Government

HACAP's end of transitional housing leads to concerns

Phoebe Trepp, executive director of Willis Dady Homeless Services, shares plans Jan. 22 for a house recently purchased by Willis Dady in the Wellington Heights neighborhood of southeast Cedar Rapids. Once renovated, the house will be able to accommodate six people in permanent housing, supported by a staff member from Willis Dady. Trepp said the Hawkeye Area Community Action Program’s shift from transitional housing has raised concerns over where low-income would go now. (Liz Martin/The Gazette)
Phoebe Trepp, executive director of Willis Dady Homeless Services, shares plans Jan. 22 for a house recently purchased by Willis Dady in the Wellington Heights neighborhood of southeast Cedar Rapids. Once renovated, the house will be able to accommodate six people in permanent housing, supported by a staff member from Willis Dady. Trepp said the Hawkeye Area Community Action Program’s shift from transitional housing has raised concerns over where low-income would go now. (Liz Martin/The Gazette)
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CEDAR RAPIDS — Amid a federal shift in philosophy over how best to deal with homelessness and how to pay for it, the nonprofit Hawkeye Area Community Action Program has decided to phase out its transitional housing offerings and concentrate on affordable housing units instead.

HACAP’s move away from transitional housing — temporary housing and social services for homeless people — may hold other benefits, but could mean higher rents for some or loss of housing now for others.

Heather Harney, with HACAP Housing Stabilization, said the change is part of a larger evolution in priorities at the U.S. Department of Housing and Urban Development, which has been moving away from transitional housing for about eight years. HACAP stopped receiving HUD funds for transitional housing last year, Harney said.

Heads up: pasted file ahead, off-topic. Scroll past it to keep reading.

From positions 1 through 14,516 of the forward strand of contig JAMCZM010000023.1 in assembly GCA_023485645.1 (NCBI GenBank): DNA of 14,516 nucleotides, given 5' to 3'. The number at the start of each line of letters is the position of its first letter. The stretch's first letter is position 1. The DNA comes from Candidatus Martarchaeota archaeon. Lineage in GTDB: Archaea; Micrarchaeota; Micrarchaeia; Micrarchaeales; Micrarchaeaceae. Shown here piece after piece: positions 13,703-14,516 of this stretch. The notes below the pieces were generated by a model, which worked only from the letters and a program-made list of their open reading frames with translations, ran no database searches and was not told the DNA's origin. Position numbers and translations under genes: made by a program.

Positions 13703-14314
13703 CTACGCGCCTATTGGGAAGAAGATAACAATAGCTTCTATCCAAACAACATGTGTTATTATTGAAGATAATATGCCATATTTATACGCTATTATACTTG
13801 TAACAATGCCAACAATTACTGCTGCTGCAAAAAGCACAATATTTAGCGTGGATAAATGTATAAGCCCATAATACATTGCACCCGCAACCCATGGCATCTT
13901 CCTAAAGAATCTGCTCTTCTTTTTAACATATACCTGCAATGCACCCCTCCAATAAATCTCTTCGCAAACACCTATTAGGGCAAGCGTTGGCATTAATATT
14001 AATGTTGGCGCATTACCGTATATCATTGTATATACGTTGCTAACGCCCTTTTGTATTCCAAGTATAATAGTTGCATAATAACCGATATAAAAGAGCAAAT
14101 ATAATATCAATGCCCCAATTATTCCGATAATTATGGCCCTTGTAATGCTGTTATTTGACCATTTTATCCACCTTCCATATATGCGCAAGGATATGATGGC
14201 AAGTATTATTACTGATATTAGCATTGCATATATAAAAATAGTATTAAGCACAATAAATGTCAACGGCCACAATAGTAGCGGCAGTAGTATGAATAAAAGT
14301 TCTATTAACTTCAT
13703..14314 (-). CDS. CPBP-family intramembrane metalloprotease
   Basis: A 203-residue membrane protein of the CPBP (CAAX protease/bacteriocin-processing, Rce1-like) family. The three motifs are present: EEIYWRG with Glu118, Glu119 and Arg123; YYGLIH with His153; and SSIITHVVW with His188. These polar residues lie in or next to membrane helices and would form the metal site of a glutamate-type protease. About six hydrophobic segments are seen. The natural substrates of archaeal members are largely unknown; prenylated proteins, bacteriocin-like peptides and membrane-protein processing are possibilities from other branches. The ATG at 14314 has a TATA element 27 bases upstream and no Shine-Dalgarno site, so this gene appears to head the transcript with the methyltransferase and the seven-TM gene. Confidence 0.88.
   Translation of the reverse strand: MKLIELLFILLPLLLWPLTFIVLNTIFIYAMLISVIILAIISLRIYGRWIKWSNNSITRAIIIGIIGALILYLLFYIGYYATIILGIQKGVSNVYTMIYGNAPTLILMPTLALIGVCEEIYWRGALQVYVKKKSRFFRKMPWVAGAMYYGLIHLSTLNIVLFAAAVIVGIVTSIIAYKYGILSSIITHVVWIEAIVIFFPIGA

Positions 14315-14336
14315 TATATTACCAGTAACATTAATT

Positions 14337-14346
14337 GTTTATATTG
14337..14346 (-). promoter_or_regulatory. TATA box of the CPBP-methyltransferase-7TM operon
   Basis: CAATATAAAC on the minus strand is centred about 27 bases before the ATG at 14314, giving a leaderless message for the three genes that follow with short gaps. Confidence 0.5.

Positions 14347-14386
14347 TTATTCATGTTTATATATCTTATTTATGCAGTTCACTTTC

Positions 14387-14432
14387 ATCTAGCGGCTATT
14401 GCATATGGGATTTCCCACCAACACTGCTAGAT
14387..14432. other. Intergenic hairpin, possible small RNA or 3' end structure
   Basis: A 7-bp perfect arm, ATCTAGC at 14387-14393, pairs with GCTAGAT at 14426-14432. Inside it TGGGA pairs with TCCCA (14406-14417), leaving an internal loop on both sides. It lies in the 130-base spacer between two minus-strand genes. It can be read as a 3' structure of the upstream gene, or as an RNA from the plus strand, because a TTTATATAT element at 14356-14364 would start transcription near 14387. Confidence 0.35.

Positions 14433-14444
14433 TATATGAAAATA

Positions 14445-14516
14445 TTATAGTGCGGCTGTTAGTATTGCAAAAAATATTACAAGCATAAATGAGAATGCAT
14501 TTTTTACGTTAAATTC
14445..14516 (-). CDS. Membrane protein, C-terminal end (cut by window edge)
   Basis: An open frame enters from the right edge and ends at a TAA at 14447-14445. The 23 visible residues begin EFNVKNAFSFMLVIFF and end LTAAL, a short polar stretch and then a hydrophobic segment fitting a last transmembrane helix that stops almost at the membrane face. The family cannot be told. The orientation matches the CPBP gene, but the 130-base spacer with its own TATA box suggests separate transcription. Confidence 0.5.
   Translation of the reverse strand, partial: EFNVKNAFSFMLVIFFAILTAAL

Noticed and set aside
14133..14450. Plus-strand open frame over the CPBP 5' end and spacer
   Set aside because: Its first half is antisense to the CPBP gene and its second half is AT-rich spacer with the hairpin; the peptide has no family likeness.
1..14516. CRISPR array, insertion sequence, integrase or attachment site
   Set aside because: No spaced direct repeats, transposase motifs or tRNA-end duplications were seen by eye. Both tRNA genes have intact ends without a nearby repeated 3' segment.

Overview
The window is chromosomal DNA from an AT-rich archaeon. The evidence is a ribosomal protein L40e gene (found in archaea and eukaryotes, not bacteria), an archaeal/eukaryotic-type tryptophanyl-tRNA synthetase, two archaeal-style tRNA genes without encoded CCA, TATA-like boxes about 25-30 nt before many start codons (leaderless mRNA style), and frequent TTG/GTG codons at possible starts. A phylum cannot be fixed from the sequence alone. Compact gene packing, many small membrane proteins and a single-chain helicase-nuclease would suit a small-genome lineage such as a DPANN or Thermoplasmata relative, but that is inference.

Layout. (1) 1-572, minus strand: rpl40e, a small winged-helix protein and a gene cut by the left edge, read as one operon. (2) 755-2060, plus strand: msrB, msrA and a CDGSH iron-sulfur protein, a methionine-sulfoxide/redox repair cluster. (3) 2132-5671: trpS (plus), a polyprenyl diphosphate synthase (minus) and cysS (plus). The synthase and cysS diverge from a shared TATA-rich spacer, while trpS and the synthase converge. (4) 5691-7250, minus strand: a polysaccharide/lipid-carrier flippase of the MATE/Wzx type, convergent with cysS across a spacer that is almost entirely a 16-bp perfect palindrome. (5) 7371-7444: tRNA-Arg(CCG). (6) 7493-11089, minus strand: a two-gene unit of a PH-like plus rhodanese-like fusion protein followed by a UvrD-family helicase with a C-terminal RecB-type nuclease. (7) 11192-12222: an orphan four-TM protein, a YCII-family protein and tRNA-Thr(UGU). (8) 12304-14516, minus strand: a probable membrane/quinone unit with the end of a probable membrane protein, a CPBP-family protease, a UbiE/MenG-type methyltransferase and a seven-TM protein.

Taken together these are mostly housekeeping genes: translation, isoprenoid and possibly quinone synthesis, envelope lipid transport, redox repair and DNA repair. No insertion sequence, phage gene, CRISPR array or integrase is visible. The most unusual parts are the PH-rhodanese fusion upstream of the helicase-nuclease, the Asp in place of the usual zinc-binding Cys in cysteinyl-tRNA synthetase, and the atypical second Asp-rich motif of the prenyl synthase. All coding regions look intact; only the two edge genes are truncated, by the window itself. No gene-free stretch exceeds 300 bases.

In response, HACAP last year began shifting some transitional units to affordable housing. HACAP’s remaining approximately 80 transitional housing units — about 52 in Linn County and another 30 in Johnson County — will become affordable housing units Sunday.

“We held off a bit longer than we thought we would ... it just caught up with us — the defunding of this type of service,” Harney said. “When HUD changes what they think is an effective model, we have to change, too.”

Harney said some of HACAP’s transitional housing residents — HACAP had 74 people in transitional housing this January, according to a Continuum of Care report — may see their rent increase now.

HACAP’s transitional housing residents paid 30 percent of their income for rent. Rent for affordable housing units on the other hand, is set at a percentage of the fair market rate.

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Some transitional housing residents who lack the ability to pay for an affordable housing unit might be forced back to an emergency housing shelter, she added.

“Some people will be paying about the same as they had been and some may have to pay more. It just kind of depends on what their income level was before,” Harney said. “We believe it’s the best thing we can do, given the circumstances, to continue to serve the homeless population and maintain our ability to provide that service to the community.”

Phoebe Trepp, executive director of Willis Dady Homeless Services, which has a 32-bed capacity, said the change has created some concerns that low-income individuals who used to live in transitional housing might soon find themselves without a place to stay.

“We all know there is not a lot of safe, desirable housing for people who aren’t making a lot of money. This puts the pressure all the more on shelters and the community at large,” she said.

Trepp said Willis Dady already has taken in one family who said they used to stay at a HACAP residence. Another five families have called seeking support, she added.

Shift in priorities

HUD’s shift away from transitional housing began nearly 10 years ago, with the belief that permanent supportive housing and rapid rehousing programs have proved to be more successful in getting and keeping people out of homelessness.

Transitional housing units are provided on a temporary basis for no more than two years. In exchange for housing, HACAP’s tenants — who still are considered homeless while in transitional housing — spent 30 percent of their income on rent and were required to take part in support services.

On the other hand, rapid rehousing and permanent supportive housing programs provide a more stable solution with time-limited financial assistance and access to support programming.

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Crissy Canganelli, executive director of Iowa City’s Shelter House, said those programs often aim to get people into housing first, and then provide stability and support.